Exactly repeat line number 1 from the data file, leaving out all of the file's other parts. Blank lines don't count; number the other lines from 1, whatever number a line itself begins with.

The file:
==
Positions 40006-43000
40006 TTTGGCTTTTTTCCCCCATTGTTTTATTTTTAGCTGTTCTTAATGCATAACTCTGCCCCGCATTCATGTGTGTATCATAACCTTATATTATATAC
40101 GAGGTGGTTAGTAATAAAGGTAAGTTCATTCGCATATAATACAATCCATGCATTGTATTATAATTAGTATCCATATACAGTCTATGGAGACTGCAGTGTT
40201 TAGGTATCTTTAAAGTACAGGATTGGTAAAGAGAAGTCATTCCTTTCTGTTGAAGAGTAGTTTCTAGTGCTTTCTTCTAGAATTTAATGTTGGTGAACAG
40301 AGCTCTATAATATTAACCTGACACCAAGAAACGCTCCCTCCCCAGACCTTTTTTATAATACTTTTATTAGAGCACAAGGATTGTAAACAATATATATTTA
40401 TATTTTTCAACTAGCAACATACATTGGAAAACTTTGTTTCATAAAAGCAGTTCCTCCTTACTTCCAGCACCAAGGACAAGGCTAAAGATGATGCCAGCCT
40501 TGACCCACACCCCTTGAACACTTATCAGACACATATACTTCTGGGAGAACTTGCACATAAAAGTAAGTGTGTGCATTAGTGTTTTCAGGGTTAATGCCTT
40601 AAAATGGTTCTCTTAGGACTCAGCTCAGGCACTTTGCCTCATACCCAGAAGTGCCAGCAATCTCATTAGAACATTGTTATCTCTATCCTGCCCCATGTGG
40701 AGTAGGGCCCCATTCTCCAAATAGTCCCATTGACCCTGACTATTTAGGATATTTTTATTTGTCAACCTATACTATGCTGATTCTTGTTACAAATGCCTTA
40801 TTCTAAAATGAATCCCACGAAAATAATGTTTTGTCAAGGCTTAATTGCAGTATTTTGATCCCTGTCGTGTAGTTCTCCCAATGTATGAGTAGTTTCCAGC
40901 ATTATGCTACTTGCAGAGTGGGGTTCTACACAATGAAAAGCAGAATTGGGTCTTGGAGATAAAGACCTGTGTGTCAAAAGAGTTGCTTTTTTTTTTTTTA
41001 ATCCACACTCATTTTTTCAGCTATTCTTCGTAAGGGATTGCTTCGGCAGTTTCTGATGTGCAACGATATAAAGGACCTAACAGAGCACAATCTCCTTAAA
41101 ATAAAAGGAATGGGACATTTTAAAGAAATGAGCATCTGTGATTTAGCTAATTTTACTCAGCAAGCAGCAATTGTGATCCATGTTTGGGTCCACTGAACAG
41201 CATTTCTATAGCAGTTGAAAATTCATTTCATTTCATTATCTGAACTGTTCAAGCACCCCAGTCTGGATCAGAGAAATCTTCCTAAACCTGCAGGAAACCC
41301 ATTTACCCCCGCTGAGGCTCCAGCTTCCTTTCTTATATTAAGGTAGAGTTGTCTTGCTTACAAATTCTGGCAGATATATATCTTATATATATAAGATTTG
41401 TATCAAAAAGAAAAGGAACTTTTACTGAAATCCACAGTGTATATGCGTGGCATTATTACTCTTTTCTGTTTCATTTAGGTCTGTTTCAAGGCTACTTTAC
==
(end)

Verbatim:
Positions 40006-43000